April 16


Kashmir bar association seeks death penalty for accused, calls for transferring Kathua case to High Court

Qayoom said atmosphere is not “conducive” in Kathua for holding trial in the case.

Saying death sentence should be awarded to the guilty by court in Kathua minor rape and murder case, Jammu and Kashmir Bar Association President Mian Qayoom on Monday said “High Court should transfer case to itself”.

Qayoom said atmosphere is not “conducive” in Kathua for holding trial in the case.

“We are not in favor of transferring case. Our demand is that the atmosphere at Kathua is not conducive for holding fair trial of the case. So, High Court has a wing in Jammu, we have a wing in Srinagar. This case should be transferred to HC itself ... They should nominate a judge for this purpose and that judge should be given exclusive task of trail of this case as quickly as possible”.

Demanding harsh punishment for the guilty in the case, Qayoom said quantum of punishment in the case should not be less than “death”.

Qayoom also said that Bar is ready to provide legal assistance to the victim’s family. “If somebody approaches us, we will see how we can help them legally. Till today nobody has approached us. But if they come to us and say we need some kind of legal assistance, we are here; we can provide legal assistance to them,” he said.

(source: greaterkashmir.com)


Court upholds death sentences against 4 over forming terrorist cell

The Court of Cassation has rejected Sunday appeals by 4 defendants against death sentences in the case known as “Awsim Terrorist Cell.”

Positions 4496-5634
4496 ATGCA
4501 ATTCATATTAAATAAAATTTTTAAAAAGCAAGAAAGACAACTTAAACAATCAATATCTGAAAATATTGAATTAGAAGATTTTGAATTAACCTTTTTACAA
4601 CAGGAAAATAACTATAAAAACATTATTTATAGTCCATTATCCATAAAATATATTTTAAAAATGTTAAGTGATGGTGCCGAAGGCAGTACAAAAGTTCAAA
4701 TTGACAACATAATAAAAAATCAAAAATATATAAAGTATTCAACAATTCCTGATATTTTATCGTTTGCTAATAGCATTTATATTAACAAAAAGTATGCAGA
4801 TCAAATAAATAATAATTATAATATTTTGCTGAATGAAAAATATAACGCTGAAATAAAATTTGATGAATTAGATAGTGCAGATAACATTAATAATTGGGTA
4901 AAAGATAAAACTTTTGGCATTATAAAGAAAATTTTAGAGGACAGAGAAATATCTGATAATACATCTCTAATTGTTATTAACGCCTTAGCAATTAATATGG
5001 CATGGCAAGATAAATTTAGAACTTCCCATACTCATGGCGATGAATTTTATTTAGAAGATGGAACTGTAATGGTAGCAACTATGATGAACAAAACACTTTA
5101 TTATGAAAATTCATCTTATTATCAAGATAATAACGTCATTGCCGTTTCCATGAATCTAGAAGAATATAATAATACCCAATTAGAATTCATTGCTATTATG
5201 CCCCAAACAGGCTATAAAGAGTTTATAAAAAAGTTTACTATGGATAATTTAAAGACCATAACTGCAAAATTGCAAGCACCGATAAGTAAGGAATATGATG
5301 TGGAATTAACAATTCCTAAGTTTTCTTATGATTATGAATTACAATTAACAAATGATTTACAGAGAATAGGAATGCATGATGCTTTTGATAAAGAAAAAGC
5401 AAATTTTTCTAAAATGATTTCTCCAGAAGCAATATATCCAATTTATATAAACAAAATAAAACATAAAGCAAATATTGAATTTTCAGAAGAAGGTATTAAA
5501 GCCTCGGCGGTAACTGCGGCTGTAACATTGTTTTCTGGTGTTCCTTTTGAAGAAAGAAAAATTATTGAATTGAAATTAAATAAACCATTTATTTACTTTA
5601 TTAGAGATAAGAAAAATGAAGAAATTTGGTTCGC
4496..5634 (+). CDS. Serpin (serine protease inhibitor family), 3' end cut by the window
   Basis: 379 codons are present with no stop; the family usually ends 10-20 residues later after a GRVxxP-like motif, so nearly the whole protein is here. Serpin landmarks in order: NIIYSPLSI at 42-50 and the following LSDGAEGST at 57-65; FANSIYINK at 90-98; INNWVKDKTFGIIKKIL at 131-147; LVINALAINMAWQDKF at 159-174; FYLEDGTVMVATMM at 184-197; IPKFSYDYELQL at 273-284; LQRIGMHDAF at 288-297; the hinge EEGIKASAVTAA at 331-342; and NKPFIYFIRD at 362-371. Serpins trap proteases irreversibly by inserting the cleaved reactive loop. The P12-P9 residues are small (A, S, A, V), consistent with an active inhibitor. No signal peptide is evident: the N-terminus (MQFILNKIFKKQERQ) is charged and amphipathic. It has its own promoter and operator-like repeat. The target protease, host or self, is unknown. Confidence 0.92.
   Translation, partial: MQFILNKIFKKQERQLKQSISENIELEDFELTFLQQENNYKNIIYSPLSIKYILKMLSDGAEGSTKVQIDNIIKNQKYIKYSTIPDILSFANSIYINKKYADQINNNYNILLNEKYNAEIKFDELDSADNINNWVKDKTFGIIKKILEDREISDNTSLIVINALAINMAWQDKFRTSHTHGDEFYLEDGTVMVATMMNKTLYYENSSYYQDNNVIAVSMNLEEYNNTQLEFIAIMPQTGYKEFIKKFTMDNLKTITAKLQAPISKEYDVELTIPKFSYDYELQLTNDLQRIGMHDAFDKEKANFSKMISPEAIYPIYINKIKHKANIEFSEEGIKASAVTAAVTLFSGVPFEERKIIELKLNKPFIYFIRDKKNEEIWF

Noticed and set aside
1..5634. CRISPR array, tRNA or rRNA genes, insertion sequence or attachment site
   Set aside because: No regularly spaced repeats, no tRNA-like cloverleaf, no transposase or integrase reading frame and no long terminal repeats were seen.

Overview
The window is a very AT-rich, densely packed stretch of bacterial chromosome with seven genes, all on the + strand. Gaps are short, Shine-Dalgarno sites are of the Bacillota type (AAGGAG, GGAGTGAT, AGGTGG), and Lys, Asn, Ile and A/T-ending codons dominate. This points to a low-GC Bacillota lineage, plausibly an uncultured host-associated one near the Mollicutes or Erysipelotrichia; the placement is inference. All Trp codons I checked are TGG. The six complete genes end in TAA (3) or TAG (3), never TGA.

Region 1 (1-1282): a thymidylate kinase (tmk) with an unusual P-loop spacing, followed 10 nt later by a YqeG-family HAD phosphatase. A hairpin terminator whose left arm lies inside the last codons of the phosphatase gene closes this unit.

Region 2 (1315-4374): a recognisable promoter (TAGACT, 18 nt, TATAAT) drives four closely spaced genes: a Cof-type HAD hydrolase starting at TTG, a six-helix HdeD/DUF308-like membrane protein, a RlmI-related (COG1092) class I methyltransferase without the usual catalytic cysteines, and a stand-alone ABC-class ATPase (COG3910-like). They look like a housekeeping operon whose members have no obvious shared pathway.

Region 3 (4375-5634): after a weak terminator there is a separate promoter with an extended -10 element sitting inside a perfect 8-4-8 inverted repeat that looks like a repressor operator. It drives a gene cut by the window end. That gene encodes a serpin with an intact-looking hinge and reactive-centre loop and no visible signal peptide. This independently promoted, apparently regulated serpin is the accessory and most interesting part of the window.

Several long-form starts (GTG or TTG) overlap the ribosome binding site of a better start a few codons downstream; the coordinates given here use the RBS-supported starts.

The court also rejected appeals against sentences of 15 years imprisonment against 14 other defendants, and upheld life imprisonment (25 years) for other defendants in absentia.

In February, Cairo Criminal Court sentenced 4 defendants to death and 12 others to life imprisonment in the “Awsim Cell” case.

The defendants in the “Awsim Cell” case are accused of forming terrorist cells to incite chaos, attack public and private facilities and target security and army personnel.

They are also charged with attempted arson and placing fake explosive devices outside the Awsim Town Council and the local electricity company, as well as detonating an explosive device outside the home of Judge Fathy Bayoumi while he was inside.

On Saturday, Egypt’s Court of Cassation upheld a life imprisonment sentence against former Muslim Brotherhood Supreme Guide Mohamed Badie over charges of inciting violence in the “Rabaa Operation Room” case.

Earlier this month, the Court of Cassation accepted on Tuesday the appeals against sentences imposed on 5 defendants in the case publicly known as the “Warraq [terrorist] Cell” case, ordering the retrial of the defendants before another criminal court.

The defendants had faced various sentences, including the death penalty, life imprisonment and five years in prison.

(source: Egypt Today)


South Sudan: One of just two executing states in sub-Saharan Africa in 2017

South Sudan is 1 of just 2 countries in sub-Saharan Africa known to have carried out executions in 2017, going against a clear trend by other countries in the region to move forward towards abolishing the death penalty, Amnesty International’s Global Report on Death Sentences and Executions 2017 revealed.

South Sudan carried out 4 executions in 2017, 2 of those who were put to death having been juveniles at the time of the commission of the crime, in flagrant violation of international law. The other country that executed people in sub-Saharan Africa is Somalia, which carried out 24 executions in the same period.

“With governments in the region continuing to take steps to reduce and repeal the death penalty well into 2018, the isolation of the remaining executing countries could not be starker. Now that 20 countries in sub-Saharan Africa have abolished the death penalty for all crimes, it is high time that the rest follow their lead and consign this abhorrent punishment to the history books,” said Amnesty International’s Secretary General Salil Shetty.

South Sudan continues to hand down death sentences and execute people. In February 2018, 2 men were sentenced to death - James Gadet, former SPLM-IO Spokesperson, and South African William Endley, a former advisor to rebel leader, Riek Machar.